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Magic in the Moonlight poster.jpg

Back from Paris.  Only managed a rather saccharine Woody Allen film:

Magic in the Moonlight.  The French subtitles were the most interesting

feature of the viewing experience Much was obscured in translation,

and I was fascinated by what was lost.  I don’t think the audience

picked up on the Dickensian and Shakespearean references, even

though we were not exactly in the banlieus.  This led to stifled snorts

when we- my belle-soeur et moi– twigged some little blague or other

and the French remained tres serieux, not noticing the elephant on the

screen, as it were.

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I am still amazed that one of my adult neighbours in The Charente had

not heard of Wimbledon, or, indeed, The Bard.  La France Profonde.

The opening of Act Five of The Merchant of Venice it wasn’t.  Loved the

old Alfa Romeo, though.  Preferred it to the ageing Romeo, aka Colin

Firth, who appeared deeply embarrassed throughout, as well he might.

At least he didn’t have to replicate any wet shirt moments. If he had,

then at least he would have dried off pretty quickly in that part of the

world.  They could have got him one of those vintage scratchy woollen

maillots that sagged in elephantine folds when soaked by the vagues,

They protected one’s modesty, while making one look ridiculous.

Eh bien, I know that by the use of that pretentious adjective to describe

the water-retentiveness of the aforementioned garment that I’m just

trying to extend the Jumbo/ Dumbo metaphors.  But, seriously, Colin’s

aunt could probably have knitted him one in her copious free time- when

she wasn’t drinking and driving recklessly, as aged rellies apparently did

back then.

The old bat seemed to have been a bit of a juvenile raver in her

flapperish youth.  The plot suggests that she paid the ultimate

price of her libertinarianism (she had probably bathed au naturel) by

having been jilted.  Good time girls were not marriageable material,

though she clearly had compensation from the married man.  Maybe

the villa?  Because you’re worth it.

I couldn’t help wondering what her string of pearls was worth in old

money?  Anyway, they were probably destined to find their serpentine

way round the cygnet-like neck of the cling-on before too many moons

had waned and you didn’t have to be Madame Blavatsky to make that


Thought Eileen Atkins was the kind of aunt anyone could wish for.  Or

at least her villa would have been an attractive place to head for in the

school holidays, but only if there was unlimited access to the Alfa.  I

don’t think one would have wanted to be whirled down any of the

Corniches if she had been behind the wheel, as subsequent events

were to prove.

Alfa Romeo logo

Oui, unless one’s E111 equivalent is up to date, a trip to Urgences

(Casualty, not a village perche) can be assez chere, even for whiplash.

I don’t think they had E111s in those days, let alone seat belts, or

air bags, but you’d probably have been okay. Just mention the aunt:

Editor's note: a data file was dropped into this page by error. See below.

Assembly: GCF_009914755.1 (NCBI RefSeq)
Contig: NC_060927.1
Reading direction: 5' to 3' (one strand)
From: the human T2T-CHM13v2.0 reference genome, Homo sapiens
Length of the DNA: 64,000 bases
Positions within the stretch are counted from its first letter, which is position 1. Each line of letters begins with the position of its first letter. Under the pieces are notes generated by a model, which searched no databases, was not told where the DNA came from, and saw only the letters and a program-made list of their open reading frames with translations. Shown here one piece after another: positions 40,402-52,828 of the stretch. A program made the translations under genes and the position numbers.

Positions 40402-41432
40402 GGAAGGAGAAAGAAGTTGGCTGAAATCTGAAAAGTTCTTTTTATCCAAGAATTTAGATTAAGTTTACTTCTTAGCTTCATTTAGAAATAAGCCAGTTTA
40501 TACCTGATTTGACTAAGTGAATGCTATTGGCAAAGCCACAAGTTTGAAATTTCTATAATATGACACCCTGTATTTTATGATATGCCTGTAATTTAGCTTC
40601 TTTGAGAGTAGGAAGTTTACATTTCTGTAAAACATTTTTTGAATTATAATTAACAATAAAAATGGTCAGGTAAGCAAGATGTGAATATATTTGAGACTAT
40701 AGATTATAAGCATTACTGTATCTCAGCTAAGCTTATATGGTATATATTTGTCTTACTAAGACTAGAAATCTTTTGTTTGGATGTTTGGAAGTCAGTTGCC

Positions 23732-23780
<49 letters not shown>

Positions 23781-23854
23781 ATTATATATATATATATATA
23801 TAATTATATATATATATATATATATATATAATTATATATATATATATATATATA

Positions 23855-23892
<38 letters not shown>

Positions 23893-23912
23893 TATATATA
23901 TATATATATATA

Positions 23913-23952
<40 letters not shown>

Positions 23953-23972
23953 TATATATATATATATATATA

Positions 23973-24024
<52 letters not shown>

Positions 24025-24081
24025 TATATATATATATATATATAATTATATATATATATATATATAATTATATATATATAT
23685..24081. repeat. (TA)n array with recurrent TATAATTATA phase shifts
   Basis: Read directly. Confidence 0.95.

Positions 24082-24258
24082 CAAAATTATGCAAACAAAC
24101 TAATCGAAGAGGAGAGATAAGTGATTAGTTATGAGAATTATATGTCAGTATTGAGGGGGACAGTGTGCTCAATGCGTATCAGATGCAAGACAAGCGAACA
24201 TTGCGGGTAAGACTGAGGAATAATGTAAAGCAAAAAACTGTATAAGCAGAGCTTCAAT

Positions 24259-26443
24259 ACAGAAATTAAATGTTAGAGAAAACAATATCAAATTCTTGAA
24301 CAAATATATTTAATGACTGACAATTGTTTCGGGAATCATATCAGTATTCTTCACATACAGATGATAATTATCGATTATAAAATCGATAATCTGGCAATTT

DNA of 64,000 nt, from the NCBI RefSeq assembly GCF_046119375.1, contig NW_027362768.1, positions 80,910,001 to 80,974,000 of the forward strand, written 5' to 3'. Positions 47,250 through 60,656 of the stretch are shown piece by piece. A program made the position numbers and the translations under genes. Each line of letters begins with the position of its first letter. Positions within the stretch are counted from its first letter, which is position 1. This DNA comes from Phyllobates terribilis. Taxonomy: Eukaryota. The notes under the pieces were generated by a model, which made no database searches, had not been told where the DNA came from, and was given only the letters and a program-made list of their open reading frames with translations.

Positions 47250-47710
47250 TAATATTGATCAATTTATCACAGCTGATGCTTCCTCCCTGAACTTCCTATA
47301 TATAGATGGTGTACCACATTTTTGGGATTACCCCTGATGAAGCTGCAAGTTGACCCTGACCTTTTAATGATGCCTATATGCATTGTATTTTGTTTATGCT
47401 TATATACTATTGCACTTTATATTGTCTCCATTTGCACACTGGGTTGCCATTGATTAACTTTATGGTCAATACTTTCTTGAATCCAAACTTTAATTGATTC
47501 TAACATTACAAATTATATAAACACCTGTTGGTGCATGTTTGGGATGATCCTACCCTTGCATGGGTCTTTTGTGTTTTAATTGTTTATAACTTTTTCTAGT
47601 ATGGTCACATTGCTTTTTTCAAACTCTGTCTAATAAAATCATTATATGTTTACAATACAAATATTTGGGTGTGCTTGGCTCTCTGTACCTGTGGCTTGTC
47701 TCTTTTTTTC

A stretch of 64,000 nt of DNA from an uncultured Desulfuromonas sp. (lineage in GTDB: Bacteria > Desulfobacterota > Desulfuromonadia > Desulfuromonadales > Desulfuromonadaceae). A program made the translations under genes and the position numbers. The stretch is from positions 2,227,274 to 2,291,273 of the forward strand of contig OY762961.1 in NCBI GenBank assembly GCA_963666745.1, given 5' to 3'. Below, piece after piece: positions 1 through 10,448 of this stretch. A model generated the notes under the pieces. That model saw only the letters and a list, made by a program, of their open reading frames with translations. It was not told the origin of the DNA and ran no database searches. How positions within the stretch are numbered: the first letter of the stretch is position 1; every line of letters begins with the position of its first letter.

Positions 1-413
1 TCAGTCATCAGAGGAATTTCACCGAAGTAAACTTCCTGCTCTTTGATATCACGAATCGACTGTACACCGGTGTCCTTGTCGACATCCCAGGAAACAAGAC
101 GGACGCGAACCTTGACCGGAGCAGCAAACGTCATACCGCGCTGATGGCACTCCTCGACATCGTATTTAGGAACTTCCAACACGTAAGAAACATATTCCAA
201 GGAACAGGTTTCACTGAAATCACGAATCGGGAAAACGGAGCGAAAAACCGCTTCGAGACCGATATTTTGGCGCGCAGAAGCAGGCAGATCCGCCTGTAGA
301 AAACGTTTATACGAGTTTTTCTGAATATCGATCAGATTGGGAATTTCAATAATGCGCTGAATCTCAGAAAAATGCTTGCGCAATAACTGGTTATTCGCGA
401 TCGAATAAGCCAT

in French.

The aunt would have mobilised another rescue car.  She evidently

wasn’t short of a sou or two and she must have arranged for her

prestidigitarian nephew and his predatory ingenue to be rescued

from the observatory, as they managed  to return Chez Tante with

no visible taxi service after the orage. That was when the starry-

eyed duo’s relationship was initiated by a coup de foudre.

Don’t you just adore the obvious metaphor??!

Maybe she could have hired a fawning relative as a chauffeur for the

duration- chauffeuse??  Would have beaten taking a student job in

a transport cafe in good old Blighty.

Anyway, one felt a little sorry- but not too much- for the millionaire

ukelele- playing buffoon who was grooming the ingenue.  No amount

of Worth frocks could have enticed or seduced a girl to shack up with

a richer version of George Formby.  The price for having led him up the

garden sentier was probably a lifelong requirement to check the Roman

blinds were permanently down in the bedroom, especially when the

window cleaner arrived and a need to hurry past all street corners lit

by heritage lamp-posts.  It would probably be easier on one’s nerves

to return the frocks, jewellery and promissory billets-doux.

Tried to be a good aunt myself.  Took a brief trip to Le Vesinet to assist

The Nephew with his A-level English Literature.  No, he is not sitting the


Right, tell me the texts you are studying.

Lady Chatterley’s Lover.

Fine.  (Gulp!)

Lady Chatterleys Lover.jpg

Oh well, better initiate him into the mysteries.  Look what happened to

poor old Ruskin, as no one informed him of certain basics of the female


Returned home and caught up with Brassica and co.  They’d been to see

Effie Gray, the film whose script was written by Emma Thompson.  Would

be interesting to see if she handles the metaphor more subtly.

It reminded me that I should re-blog my Ruskin poem- the one where the

great art critic is standing in the falls at Brig O’ Turk- probably inviting

rheumatism- and his rival in love, Millais, is painting him while engaging

Effie in some Life Classes.

Will post it next!